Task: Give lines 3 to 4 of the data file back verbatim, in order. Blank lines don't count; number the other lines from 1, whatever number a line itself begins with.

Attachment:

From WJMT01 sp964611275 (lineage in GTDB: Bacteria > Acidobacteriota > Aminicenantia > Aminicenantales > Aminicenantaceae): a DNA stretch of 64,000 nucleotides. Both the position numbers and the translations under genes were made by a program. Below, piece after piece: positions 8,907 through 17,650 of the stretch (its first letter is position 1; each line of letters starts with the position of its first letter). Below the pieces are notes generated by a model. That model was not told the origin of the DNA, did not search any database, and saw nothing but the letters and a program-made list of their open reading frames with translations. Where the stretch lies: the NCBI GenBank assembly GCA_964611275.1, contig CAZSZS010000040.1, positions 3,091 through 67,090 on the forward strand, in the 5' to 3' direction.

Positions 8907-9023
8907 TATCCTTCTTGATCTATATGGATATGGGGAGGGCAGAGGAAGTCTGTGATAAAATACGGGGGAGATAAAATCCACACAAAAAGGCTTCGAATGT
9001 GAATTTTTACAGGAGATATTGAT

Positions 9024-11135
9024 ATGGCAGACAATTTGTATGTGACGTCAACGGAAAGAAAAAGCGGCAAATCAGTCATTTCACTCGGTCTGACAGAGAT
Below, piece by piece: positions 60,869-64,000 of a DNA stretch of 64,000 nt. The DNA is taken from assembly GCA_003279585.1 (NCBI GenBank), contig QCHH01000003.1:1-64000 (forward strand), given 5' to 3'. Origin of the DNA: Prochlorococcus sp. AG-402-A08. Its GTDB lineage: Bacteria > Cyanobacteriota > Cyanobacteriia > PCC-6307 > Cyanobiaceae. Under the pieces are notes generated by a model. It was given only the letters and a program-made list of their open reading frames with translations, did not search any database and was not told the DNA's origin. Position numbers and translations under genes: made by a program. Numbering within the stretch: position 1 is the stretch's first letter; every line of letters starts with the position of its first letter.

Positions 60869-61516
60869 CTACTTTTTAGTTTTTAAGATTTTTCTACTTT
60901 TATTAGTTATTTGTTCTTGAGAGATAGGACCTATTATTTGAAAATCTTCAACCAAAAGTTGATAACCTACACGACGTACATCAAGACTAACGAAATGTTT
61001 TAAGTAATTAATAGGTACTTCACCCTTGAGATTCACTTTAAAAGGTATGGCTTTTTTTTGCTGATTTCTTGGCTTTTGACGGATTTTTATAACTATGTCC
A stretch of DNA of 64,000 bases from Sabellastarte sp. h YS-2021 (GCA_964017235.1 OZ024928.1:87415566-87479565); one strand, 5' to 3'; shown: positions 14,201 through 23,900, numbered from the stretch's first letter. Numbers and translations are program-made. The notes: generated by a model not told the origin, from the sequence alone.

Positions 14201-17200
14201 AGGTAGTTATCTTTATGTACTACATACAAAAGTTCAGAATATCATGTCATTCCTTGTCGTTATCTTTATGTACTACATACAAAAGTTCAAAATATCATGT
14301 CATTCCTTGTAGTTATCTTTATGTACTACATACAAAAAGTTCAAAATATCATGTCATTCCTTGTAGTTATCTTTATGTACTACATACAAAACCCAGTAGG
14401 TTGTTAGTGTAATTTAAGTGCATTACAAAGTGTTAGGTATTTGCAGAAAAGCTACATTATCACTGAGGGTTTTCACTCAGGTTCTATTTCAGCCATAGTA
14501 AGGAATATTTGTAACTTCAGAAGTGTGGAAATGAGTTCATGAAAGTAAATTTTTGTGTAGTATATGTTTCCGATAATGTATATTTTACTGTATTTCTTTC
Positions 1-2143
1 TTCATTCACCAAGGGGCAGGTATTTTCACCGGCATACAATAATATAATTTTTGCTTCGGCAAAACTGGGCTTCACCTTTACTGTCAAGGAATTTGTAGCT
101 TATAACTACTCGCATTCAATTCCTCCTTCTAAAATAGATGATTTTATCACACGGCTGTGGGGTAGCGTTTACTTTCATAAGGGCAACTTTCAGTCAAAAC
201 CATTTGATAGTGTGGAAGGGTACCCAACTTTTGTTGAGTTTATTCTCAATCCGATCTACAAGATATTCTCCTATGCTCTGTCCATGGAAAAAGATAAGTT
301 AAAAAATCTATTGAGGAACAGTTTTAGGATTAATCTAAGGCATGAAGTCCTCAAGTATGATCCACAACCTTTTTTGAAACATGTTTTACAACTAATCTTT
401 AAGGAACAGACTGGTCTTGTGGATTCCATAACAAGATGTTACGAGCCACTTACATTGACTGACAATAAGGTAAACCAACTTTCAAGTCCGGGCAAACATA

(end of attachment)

8907 TATCCTTCTTGATCTATATGGATATGGGGAGGGCAGAGGAAGTCTGTGATAAAATACGGGGGAGATAAAATCCACACAAAAAGGCTTCGAATGT
9001 GAATTTTTACAGGAGATATTGAT